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Position of the Wind

by Laura
(Perth)

I'm writing a novel and it includes sailing (which I have no idea about). It's set in kind of seventeenth century England and I was wondering how sailors would react to the wind coming from different angles? For instance what would you do with a north west wind assuming your sailing north? It's kind of hard to explain. . . please help :)

Thanks,
Laura

Comments for Position of the Wind

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Jan 23, 2011
Not Sure About 17th Century
by: Alex Dotsch

Laura,

I was considering answering this question, but then I realised you were asking with relation to the 17th century and decided it was something that Han, would be better placed to answer.

However in general, any shift in the wind would result in either the ship heading up (turning closer towards the wind direction), bearing away (turning away from the wind direction) or trimming the sails. The first two would occur on a beat or close haul, while the latter would occur on a reach.

Find out more about points of sail at: http://www.startedsailing.com/points-of-sail.html

However, I do not believe that 17th century ships could beat... Han?

Best Regards,
Alex Dotsch

Jan 24, 2011
Points of sail on a square-rigger.
by: Han

Hi Laura and Alex,

The question has been correctly answered by Alex, but to make it fully clear: sailing close-hauled with a square-rigger is impossible, which means the closest up-wind course is at best, also depending on the swell, a close reach. When, as in your example, the wind is north-west, the best course is a bit north of north-east; modern clippers in the 19th century could sail higher but as your ship sails in the 17th century they were not yet that far advanced.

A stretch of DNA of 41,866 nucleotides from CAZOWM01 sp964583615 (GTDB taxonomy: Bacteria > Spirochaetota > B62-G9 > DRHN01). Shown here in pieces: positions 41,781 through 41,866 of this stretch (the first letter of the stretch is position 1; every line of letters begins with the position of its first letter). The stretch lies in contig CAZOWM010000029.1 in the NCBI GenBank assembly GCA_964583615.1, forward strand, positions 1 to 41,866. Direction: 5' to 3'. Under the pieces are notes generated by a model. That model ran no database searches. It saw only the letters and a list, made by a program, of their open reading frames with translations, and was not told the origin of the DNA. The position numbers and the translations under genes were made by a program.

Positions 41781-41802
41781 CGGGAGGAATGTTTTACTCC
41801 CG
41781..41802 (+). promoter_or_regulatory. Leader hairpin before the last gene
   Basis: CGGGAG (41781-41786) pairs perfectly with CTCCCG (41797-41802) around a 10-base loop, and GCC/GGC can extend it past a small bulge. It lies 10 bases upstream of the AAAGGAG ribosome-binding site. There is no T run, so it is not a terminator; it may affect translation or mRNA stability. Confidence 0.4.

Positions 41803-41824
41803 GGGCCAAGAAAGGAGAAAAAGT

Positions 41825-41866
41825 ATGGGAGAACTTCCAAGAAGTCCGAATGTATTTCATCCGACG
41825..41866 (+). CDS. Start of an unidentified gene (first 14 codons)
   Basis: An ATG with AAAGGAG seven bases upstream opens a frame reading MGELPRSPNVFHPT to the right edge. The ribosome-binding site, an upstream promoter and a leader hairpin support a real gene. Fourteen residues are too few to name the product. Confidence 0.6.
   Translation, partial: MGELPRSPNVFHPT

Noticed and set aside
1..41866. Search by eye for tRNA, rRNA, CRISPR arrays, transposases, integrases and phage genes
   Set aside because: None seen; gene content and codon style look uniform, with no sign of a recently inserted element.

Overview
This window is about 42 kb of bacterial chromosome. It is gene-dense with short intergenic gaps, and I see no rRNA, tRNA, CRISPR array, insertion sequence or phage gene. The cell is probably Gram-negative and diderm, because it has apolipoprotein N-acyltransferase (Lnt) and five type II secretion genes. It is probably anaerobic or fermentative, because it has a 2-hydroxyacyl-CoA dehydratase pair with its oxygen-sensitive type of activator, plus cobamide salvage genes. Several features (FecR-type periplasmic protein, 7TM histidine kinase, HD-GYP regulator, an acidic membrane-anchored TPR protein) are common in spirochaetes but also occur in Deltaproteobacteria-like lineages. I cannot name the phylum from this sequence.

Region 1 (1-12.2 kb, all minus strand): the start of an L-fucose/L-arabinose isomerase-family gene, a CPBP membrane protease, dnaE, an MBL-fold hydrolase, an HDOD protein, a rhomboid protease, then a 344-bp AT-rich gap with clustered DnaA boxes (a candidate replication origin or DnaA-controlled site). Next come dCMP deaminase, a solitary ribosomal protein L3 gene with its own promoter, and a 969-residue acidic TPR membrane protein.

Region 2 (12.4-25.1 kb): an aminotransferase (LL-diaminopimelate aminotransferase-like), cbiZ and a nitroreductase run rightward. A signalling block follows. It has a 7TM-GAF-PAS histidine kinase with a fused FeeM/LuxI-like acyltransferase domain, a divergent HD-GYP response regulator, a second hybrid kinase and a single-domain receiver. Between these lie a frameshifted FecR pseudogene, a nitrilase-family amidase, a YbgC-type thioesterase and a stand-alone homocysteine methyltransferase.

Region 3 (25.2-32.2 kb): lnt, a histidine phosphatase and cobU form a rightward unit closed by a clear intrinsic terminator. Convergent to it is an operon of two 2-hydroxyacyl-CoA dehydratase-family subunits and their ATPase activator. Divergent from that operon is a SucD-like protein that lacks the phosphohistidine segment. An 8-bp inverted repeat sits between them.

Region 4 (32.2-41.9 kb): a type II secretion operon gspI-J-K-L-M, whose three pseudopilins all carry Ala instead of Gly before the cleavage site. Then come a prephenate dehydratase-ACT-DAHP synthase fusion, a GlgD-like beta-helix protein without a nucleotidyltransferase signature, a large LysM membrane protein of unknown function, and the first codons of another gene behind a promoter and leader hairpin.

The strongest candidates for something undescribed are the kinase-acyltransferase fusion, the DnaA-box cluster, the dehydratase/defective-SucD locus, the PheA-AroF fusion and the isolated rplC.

Regards, Han.

Feb 17, 2011
Wait for favorable wind
by: Kit

In a modern sail boat you would just head north more or less. However seventeenth century sailing craft could not point as well so you would either head north east for the time being expecting the wind to become more favourable. Or you would drop anchor and wait for the wind to change. You would also wait for the tide to be favourable. Tide speed and direction in slow sailing ships is as important as wind.

Feb 17, 2011
Presumed slow?
by: Han

Hi Kit,

It seems you presume the speed of 17th century ships was slow. Please explain your research...

Regards,

Han.

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